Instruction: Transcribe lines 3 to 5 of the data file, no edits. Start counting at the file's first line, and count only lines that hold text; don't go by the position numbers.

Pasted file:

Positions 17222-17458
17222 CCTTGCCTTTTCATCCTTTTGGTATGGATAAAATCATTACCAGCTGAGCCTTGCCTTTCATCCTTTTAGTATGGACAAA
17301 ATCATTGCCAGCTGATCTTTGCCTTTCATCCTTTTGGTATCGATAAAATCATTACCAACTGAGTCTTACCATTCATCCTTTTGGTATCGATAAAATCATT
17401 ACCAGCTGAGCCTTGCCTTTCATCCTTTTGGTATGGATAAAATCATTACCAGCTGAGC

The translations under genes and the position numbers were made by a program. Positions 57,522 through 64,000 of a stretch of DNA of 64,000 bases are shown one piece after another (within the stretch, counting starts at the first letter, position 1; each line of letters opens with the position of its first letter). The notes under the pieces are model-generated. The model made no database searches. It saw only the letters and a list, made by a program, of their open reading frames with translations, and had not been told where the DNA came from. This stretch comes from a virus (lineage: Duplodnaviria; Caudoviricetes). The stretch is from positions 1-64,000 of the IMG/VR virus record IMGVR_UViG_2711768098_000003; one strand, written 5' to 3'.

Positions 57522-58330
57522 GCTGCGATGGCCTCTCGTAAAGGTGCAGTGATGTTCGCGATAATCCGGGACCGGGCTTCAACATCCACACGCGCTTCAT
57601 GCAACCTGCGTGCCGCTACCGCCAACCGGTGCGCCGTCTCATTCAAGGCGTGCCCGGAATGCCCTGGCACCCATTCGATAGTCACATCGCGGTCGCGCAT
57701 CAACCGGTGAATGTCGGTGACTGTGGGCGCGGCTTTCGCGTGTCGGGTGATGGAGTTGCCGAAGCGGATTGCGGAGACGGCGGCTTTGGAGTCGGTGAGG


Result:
17301 ATCATTGCCAGCTGATCTTTGCCTTTCATCCTTTTGGTATCGATAAAATCATTACCAACTGAGTCTTACCATTCATCCTTTTGGTATCGATAAAATCATT
17401 ACCAGCTGAGCCTTGCCTTTCATCCTTTTGGTATGGATAAAATCATTACCAGCTGAGC

The translations under genes and the position numbers were made by a program. Positions 57,522 through 64,000 of a stretch of DNA of 64,000 bases are shown one piece after another (within the stretch, counting starts at the first letter, position 1; each line of letters opens with the position of its first letter). The notes under the pieces are model-generated. The model made no database searches. It saw only the letters and a list, made by a program, of their open reading frames with translations, and had not been told where the DNA came from. This stretch comes from a virus (lineage: Duplodnaviria; Caudoviricetes). The stretch is from positions 1-64,000 of the IMG/VR virus record IMGVR_UViG_2711768098_000003; one strand, written 5' to 3'.